Article Date: 1/1/2012

Out With the Old: 12 in 2012
dry eye

Out With the Old: 12 in 2012

Consider these 12 options to recharge your “work” battery in 2012.

Kelly Nichols, O.D., M.P.H., Ph.D.

It is that time of year: new beginnings, resolutions that are still fresh and unbroken and an opportunity to try something you have not done in years past relative to the practice of optometry. Read on for a list of “I just might do that” options that can recharge your “work” battery in 2012.

1. Commit to ocular surface disease. Okay, this is my favorite topic. But even if it wasn't, the uptake of dry eye by optometry has been remarkable in the last five years. It's time to join the crowd. Here's why:

► Optometrists continue to write a growing number of prescriptions for ocular surface-related diseases.
► Optometrists are people-people who are willing to spend the chair time required to grow their practices.
► Practice management experts time-and-time again can show you the way to make dry eye a practice profit center.

If you do commit to ocular surface disease, consider joining the Ocular Surface Society of Optometry (OSSO, www.ossopt.com) and/or the Tear Film and Ocular Surface Society (TFOS, the sponsor of the Report of the International Dry Eye Workshop and the International Meibomian Gland Dysfunction(MGD) workshop, www.tearfilm.org).

2. Attend a new continuing education (CE) meeting. Think about picking a specialty meeting, such as the Global Specialty Lens Symposium, or going to lectures at a large regional meeting that are different than your usual selections. Some practitioners choose to attend all lectures related to a single disease state — essentially education by“immersion.”

If ocular surface disease is your interest, consider several aspects of the condition, such as diagnosis or practice management, and don't forget to look through the program. An interesting lecture about the impact of glaucoma medications on the patient who has ocular surface disease, or dry eye in contact lens wearers might not be offered in the same “track” as a course on managing dry eye. Different lecturers will also have a different spin on the same topic as well, which can provide you with a well-rounded perspective of the topic.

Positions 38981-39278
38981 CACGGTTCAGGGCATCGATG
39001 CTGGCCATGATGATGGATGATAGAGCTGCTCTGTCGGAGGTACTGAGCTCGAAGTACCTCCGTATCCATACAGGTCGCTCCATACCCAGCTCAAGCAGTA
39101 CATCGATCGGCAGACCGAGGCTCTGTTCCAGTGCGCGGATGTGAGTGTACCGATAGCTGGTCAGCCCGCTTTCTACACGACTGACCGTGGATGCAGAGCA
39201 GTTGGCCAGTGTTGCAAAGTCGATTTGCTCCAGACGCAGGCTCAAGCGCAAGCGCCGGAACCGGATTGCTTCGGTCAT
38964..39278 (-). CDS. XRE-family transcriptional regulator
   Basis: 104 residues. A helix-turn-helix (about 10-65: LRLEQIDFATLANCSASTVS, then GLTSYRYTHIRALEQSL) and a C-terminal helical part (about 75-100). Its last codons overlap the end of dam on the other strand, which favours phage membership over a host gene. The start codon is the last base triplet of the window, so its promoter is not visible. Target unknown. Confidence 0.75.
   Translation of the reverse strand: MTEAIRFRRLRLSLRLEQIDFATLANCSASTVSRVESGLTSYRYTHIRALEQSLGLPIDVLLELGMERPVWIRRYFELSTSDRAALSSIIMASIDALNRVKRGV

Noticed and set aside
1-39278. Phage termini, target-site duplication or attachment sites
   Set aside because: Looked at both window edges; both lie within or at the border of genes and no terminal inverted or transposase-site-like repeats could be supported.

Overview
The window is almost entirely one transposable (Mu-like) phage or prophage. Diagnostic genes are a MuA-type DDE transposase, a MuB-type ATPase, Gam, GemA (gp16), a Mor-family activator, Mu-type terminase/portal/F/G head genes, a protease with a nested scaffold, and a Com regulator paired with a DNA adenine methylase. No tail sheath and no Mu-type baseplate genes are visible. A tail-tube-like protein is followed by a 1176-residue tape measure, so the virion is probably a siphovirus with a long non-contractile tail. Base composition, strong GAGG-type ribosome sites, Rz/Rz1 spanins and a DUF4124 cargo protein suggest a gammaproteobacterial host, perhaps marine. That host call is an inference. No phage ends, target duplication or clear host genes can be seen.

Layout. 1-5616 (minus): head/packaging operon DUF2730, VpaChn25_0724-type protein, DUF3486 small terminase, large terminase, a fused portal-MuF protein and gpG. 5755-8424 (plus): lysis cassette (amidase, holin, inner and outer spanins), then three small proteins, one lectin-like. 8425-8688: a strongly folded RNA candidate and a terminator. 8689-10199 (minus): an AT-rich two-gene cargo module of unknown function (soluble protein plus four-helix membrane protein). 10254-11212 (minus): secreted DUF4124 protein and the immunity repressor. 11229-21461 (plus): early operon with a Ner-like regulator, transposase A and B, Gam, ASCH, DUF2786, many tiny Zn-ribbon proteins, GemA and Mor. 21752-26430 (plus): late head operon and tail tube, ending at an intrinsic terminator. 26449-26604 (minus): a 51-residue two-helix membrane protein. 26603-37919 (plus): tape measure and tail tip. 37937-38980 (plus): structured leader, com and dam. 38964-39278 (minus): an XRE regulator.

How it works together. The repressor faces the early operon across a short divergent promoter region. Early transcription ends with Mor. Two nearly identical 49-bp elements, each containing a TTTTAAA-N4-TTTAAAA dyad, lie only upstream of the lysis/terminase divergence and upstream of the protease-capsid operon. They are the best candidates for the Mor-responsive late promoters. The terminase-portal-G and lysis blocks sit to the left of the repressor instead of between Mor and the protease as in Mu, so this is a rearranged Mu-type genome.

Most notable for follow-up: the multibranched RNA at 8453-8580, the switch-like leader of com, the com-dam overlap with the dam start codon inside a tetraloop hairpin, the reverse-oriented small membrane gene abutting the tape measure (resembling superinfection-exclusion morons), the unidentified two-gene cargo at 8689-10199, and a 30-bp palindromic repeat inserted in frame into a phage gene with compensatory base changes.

3. When attending a CE lecture decide, ahead of time, to become fully engaged in the material. Find a link between the material presented and your practice. Ask a question to reinforce what you learned, which will help you remember. If you have a patient who has the condition being discussed, think about how what you learned applies to your patient, or the next patient you haven't even seen yet.

4. Go to a meeting that highlights science, or the scientific process. For example, the American Academy of Optometry meeting is comprised of both scientific paper and poster sessions that highlight the latest trends in management and provide up-to-the minute science. There will be changes to the scientific program at this year's meeting to allow for “science” to count for CE seamlessly with traditional lectures. And if last year's meeting is any indication, ocular surface disease, MGD, contact lenses and compliance/compatibility will be topics that continue to grow in popularity, as shown by the number of accepted lectures on the topic and the number of scientific abstracts and case reports in the area.

Some of the dry eye cutting-edge research presented in 2011 included the assessment of the meibomian glands using infrared meibography, evaluation of tear osmolarity, grading of abnormalities of the meibomian gland — including meibomian expression — and an interesting re-evaluation of the Schirmer test — an oldie, yet still an important test to rule out (or confirm) a Sjogren's syndrome diagnosis.

5. Talk to a colleague about a case (real or hypothetical). Market surveys have shown that a clinician's preferred method of obtaining knowledge is through podium presentations or discussion with colleagues. So, take the time to pick a friend's brain.